Is this the end of the Community Infrastructure Levy and Section 106 Agreements?

The Levelling Up and Regeneration Bill has recently received its first reading by Parliament (May 2022). If fully implemented, this Bill will affect developers and property owners in a number of ways.

This note focuses on Part 4 of the proposed Bill, which, if implemented, will change the way developer contributions are currently charged and collected by local authorities.

Developers currently contribute towards the cost of the provision of infrastructure within the local area by way of the Community Infrastructure Levy  (CIL) and in accordance with the terms of a Section 106 Agreement.

Part 4 of the Bill introduces a new Infrastructure Levy, which is intended to replace the CIL and, potentially, Section 106 Agreements.  The purpose of this new charge is to simplify the way developer contributions are calculated and to enable a local authority to build and maintain a pot of money for future infrastructure, to include affordable housing.

Differences between CIL and the Infrastructure Levy

The Infrastructure Levy will be determined by the local authority and will be detailed within a published charging schedule, similar to the CIL. However, unlike the CIL, the Infrastructure Levy will be mandatory and not discretionary.

The Infrastructure Levy will be calculated based on the gross development value of the development, rather than the floor space of the development as with the CIL.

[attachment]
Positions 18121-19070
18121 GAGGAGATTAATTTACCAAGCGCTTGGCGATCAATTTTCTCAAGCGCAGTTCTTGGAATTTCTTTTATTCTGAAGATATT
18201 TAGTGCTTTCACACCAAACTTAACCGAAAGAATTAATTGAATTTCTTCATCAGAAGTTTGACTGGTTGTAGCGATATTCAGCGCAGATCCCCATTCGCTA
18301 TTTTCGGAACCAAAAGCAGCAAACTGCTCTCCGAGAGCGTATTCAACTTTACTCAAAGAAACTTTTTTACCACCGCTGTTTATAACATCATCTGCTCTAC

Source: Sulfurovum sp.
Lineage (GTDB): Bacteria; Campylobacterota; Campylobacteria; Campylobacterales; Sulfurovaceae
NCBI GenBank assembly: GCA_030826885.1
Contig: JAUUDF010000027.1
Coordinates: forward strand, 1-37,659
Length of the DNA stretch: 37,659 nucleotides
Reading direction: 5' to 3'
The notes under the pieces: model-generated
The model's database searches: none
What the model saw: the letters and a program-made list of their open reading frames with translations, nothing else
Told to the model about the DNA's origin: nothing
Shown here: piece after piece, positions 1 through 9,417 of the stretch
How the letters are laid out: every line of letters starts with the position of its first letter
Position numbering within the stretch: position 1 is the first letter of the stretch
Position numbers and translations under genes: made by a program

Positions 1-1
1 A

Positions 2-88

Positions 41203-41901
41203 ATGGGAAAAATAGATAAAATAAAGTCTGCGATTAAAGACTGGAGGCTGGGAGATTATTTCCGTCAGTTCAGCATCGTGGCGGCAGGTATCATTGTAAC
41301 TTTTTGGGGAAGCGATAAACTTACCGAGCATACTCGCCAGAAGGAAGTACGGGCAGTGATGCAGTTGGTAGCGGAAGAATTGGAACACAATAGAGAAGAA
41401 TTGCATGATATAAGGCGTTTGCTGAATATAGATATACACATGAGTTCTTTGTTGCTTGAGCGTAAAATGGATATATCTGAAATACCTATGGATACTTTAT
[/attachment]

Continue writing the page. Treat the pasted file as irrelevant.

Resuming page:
The local authority will need to have regard to a number of different matters when determining the rates of Infrastructure Levy and, specifically, will need to take into account the level of affordable housing provided by the developer and required in the local area. The local authority’s aim will be to ensure that the level of affordable housing provided will be equal to, or will exceed, the amount supplied (and funding provided) over the previous period.

The benefits of the new Infrastructure Levy for developers

  • With a published charging schedule, the charge will be transparent and should reduce uncertainty.
  • A developer should find it easier to budget and will be aware of the cost to them at the start of the matter.
  • Section 106 Agreements can often be heavily negotiated and a published charging schedule will remove the need for much of this (although it is likely that some form of agreement will still be needed to deal with non-financial elements of the planning obligations required by the local authority).
  • This should avoid delays associated with agreeing and entering into section 106 agreements.

Unanswered questions

  • The proposed Bill contains no detail of any potential reliefs or exemptions to the charge (currently, a registered provider, local housing authority or a provider of social housing can obtain relief under the CIL).
  • It is intended that local authorities will have a ‘right to require’ onsite affordable housing. It is unclear how this will work.
  • It is not clear how other planning obligations usually contained within a section 106 agreement will be documented and, therefore, section 106 agreements may still be required.

Currently, whilst the Bill is being reviewed and considered, there are no immediate changes to the need for a section 106 agreement or payment in accordance with the CIL and it is clear that there are a number of matters that will need to be clarified prior to implementation of the Bill. The Real Estate team at Ellisons will continue to keep you updated as and when the proposed Bill is amended or implemented.

Our Real Estate team specialise in all types of development matters, so please do not hesitate to contact us if you require any advice in relation to this article or other matter.